remember your indexes are in RDBMS. In this case MySQL. When you are reading from that table you have an 'id' column which I assume is an integer and you are making parallel threads through JDBC connection to that table. You can see the threads in MySQL if you query it. You can see multiple threads. You stated numPartitions but MySQL will decide how many parallel threads it can handle.

So data is read into Spark to RDDs and you can se that through SPAK GUI (port 4040 by default). Then you create a DataFrame (DF) and convert it into a tempTable. tempTable will not have any indexes. This is happening in Spark space not MySQL. Once you start reading in your query and collect data then it will try to cache data in Spark memory. You can see this again through Spark GUI. You can see the optimizer by using explain() function. You will see that no index is used.

Spark uses distributed data in memory to optimize the work. It does not use any index. In RDBMS an index is an ordered set of column or columns stored on the disk in B-tree format to improve the query where needed. Spark tempTable does not follow that method. So in summary your tempTable will benefit from more executors and memory if you want to improve the query performance.

HTH

Dr Mich Talebzadeh

 

LinkedIn  https://www.linkedin.com/profile/view?id=AAEAAAAWh2gBxianrbJd6zP6AcPCCdOABUrV8Pw

 

http://talebzadehmich.wordpress.com


Disclaimer: Use it at your own risk. Any and all responsibility for any loss, damage or destruction of data or any other property which may arise from relying on this email's technical content is explicitly disclaimed. The author will in no case be liable for any monetary damages arising from such loss, damage or destruction.

 


On 19 October 2017 at 23:29, [hidden email] <[hidden email]> wrote:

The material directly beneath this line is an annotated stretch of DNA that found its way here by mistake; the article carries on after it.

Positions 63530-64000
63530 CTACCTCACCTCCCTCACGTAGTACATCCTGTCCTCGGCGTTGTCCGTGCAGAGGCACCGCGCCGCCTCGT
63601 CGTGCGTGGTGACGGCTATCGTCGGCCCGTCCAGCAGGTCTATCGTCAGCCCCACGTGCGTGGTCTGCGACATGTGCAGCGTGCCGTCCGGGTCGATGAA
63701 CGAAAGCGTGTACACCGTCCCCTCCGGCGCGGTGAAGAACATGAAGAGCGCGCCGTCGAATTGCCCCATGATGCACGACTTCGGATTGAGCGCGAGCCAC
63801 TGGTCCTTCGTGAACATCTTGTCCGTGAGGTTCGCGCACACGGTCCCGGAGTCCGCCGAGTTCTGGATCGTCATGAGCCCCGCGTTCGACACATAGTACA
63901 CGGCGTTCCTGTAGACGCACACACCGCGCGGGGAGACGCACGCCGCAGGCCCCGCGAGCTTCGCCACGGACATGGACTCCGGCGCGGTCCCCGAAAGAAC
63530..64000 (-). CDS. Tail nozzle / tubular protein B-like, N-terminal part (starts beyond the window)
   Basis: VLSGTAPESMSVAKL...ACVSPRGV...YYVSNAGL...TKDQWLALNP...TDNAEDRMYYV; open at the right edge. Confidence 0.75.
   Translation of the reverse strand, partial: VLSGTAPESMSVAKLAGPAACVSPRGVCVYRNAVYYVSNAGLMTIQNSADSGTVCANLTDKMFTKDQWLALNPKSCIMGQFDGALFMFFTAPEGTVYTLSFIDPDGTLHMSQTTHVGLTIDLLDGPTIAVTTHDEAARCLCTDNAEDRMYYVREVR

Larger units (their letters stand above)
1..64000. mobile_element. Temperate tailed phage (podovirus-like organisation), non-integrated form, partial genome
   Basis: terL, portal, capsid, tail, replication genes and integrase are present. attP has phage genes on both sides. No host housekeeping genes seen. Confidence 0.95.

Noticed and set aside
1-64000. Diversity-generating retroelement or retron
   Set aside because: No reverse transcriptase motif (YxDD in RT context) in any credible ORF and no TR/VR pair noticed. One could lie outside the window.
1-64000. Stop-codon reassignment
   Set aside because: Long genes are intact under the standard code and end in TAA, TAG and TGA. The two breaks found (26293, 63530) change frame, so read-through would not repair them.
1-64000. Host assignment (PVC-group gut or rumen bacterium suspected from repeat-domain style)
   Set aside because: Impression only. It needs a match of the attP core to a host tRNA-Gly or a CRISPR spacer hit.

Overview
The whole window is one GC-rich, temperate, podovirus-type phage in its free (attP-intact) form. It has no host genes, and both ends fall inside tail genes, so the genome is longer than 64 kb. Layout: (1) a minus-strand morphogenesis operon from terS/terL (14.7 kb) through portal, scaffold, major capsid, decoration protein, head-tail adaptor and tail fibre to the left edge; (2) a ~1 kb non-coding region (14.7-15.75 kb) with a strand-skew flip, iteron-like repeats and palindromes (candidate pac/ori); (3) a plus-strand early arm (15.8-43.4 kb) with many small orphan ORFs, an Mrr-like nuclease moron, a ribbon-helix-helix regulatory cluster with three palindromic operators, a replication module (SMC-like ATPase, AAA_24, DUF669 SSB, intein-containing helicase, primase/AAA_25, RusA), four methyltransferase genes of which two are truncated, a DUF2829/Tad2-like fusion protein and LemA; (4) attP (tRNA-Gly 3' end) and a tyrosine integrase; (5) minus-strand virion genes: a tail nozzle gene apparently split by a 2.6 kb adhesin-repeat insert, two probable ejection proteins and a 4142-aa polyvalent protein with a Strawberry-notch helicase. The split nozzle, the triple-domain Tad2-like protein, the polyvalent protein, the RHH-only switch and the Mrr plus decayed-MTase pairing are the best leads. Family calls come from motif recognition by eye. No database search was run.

If the underlying table(s) have indexes on them.  Does spark use those indexes to optimize the query?

IE if I had a table in my JDBC data source (mysql in this case) had several indexes and my query was filtering on one of the fields with an index.  Would spark know to push that predicate to the database or is the predicate push-down ignorant of the underlying storage layer details.  

Apologies if that still doesn't adequately explain my question.

Gary Lucas

On 19 October 2017 at 15:19, Mich Talebzadeh <[hidden email]> wrote:
sorry what do you mean my JDBC table has an index on it? Where are you reading the data from the table?

I assume you are referring to "id" column on the table that you are reading through JDBC connection.

Then you are creating a temp Table called "df". That temp table is created in temporary work space and does not have any index. That index "id" is used when doing parallel reads into RDDs not when querying the temp Table.

HTH

Dr Mich Talebzadeh

 

LinkedIn  https://www.linkedin.com/profile/view?id=AAEAAAAWh2gBxianrbJd6zP6AcPCCdOABUrV8Pw

 

http://talebzadehmich.wordpress.com


Disclaimer: Use it at your own risk. Any and all responsibility for any loss, damage or destruction of data or any other property which may arise from relying on this email's technical content is explicitly disclaimed. The author will in no case be liable for any monetary damages arising from such loss, damage or destruction.

 


On 19 October 2017 at 23:10, [hidden email] <[hidden email]> wrote:
IE:  If my JDBC table has an index on it, will the optimizer consider that when pushing predicates down?

I noticed in a query like this:

df = spark.hiveContext.read.jdbc(
  url=jdbc_url,
  table="schema.table",
  column="id",
  lowerBound=lower_bound_id,
  upperBound=upper_bound_id,
  numPartitions=numberPartitions
)
df.registerTempTable("df")

filtered_df = spark.hiveContext.sql("""
    SELECT
        * 
    FROM
        df
    WHERE
        type = 'type'